Tuesday, March 07, 2006

That Torture You Think Is Torture Really Isn't Torture. Except The Part That Is

See, what people have to realize is that when the government says something, well, that's what it is. That would sure save Attorney General Alberto (The Mexican Glow Stick) Gonzales a lot of time running around telling people we don't torture those people we are torturing. OK. We're not torturing them. The people we've hired are torturing them. Ain't globalization great?

Gonzales, speaking at the International Institute for Eye Gouging, denied such charges but acknowledged that rational people might interpret the term "torture" in ways "that reflect an ongoing connection with reality. Sleep deprivation, mock executions, waterboarding, the Bent Up, electrodes, dogs, most people think that's torture," Gonzales said. "That just shows you how uniformed most people outside of the Administration are. We have our own definition, and that's the intentional infliction of stuff we wouldn't do unless we thought we could get away with it."

Asked for an example of torture under the Administration definition Gonzales referred the reporters to Vice President Gores' speech on Martin Luther King Day. "Wasn't that just like finger nails on a blackboard?" he said. "Not that that would be torture either."

"The United States has always been and remains a great defender of Republican rights and the rule of law which, as our forefathrs wrote it, states might makes right," Gonzales said. "And if you cross us, then your scrawny behind is in for some serious realignment. "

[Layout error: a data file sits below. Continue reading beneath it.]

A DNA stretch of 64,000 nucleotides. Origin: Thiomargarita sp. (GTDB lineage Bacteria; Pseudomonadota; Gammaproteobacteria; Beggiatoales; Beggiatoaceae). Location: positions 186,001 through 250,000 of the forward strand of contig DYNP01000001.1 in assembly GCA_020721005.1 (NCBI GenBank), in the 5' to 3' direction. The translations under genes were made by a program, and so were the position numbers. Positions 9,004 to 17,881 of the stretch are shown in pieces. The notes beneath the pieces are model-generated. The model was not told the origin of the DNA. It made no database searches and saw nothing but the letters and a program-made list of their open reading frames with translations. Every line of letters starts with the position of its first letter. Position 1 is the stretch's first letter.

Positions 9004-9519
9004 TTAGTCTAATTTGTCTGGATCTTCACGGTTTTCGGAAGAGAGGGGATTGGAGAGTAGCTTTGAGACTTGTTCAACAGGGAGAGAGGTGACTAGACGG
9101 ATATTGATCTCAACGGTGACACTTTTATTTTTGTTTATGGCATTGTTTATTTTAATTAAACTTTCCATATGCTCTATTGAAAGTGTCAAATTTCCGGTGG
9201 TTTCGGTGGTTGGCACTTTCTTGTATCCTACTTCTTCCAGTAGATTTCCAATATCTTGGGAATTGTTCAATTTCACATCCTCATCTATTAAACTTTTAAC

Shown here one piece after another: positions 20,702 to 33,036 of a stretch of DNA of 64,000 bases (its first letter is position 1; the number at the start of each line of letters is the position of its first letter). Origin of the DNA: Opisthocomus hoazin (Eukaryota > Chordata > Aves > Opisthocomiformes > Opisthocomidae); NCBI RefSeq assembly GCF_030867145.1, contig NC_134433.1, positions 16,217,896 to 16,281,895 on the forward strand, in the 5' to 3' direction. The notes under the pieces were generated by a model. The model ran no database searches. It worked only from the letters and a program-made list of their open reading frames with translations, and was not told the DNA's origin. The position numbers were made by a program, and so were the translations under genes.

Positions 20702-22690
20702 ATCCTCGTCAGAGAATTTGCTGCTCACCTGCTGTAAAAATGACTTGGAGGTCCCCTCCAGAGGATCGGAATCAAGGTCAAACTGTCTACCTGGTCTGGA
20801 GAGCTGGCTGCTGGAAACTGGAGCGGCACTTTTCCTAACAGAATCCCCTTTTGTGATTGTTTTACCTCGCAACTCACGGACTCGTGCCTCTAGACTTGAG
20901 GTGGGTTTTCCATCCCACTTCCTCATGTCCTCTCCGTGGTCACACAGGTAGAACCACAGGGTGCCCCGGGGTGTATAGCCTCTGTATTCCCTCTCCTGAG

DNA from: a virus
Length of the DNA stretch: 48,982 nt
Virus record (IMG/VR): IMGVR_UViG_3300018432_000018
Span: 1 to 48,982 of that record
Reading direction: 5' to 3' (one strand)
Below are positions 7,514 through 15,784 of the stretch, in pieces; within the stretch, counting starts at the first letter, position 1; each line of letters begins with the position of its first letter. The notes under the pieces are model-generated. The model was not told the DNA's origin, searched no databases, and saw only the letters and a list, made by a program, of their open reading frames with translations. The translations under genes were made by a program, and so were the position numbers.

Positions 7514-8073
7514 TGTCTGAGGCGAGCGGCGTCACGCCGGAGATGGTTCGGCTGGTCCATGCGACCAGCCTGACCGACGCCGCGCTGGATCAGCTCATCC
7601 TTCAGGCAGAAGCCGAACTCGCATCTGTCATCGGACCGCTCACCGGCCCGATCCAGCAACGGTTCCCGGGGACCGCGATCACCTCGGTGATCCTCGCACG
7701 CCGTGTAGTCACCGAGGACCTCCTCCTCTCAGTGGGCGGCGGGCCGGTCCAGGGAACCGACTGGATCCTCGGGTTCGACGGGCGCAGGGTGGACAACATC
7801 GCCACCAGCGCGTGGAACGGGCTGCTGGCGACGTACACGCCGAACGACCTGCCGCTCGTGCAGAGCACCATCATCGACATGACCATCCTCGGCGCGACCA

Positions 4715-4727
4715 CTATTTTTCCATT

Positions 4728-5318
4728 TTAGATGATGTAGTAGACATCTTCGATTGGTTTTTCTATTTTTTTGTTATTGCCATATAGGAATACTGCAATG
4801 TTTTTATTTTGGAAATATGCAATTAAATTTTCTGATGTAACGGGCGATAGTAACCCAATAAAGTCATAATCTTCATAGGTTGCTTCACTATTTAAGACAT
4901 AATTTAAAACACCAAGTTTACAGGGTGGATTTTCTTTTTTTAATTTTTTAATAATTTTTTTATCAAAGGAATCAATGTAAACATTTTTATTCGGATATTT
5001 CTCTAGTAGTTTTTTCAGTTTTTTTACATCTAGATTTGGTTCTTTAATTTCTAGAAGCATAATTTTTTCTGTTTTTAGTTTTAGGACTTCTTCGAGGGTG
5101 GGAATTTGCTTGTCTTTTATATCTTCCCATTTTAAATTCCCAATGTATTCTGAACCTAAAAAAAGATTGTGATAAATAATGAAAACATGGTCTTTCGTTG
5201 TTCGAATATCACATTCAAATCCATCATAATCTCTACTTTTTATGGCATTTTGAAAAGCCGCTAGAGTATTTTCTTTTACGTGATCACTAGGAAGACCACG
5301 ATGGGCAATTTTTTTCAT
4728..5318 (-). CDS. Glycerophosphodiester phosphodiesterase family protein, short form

On the subject of the Guantanamo Bay prison camp, Gonzales said detainees were treated properly and afforded legal protections. Then his head exploded. Again.

An aide to Gonzales, who took over the briefing defended their treatment and said the United States had to use all available tools to fight terror, reiterating administration claims the detainees at Guantanamo were "highly dangerous people."

The prison, which opened in January 2002, now holds about 490 men suspected of being brown and from a foreign country. Though many inmates have spent several years at the camp, only 10 have been charged and await trial.

Asked why, if they were so dangerous, none had been tried, or sentenced on any charge the aide replied that as the detainees were so dangerous, "we're afraid to get them out of their cells." Asked if he was referring to people like Ali Abdul Motalib Hassan al-Tayeea the aide explained that "people needing work" was an excuse often heard as a reason to join anti-American groups. "Who are they trying to kid," the aide said." They're all rolling in that oil money over there. Our oil money."

Later, a patched together Gonzales said the United States was continually reassessing the need for the camp to remain open and could consider closing it if circumstances changed. Asked what those circumstances might be Gonzales replied "if donkeys fly."

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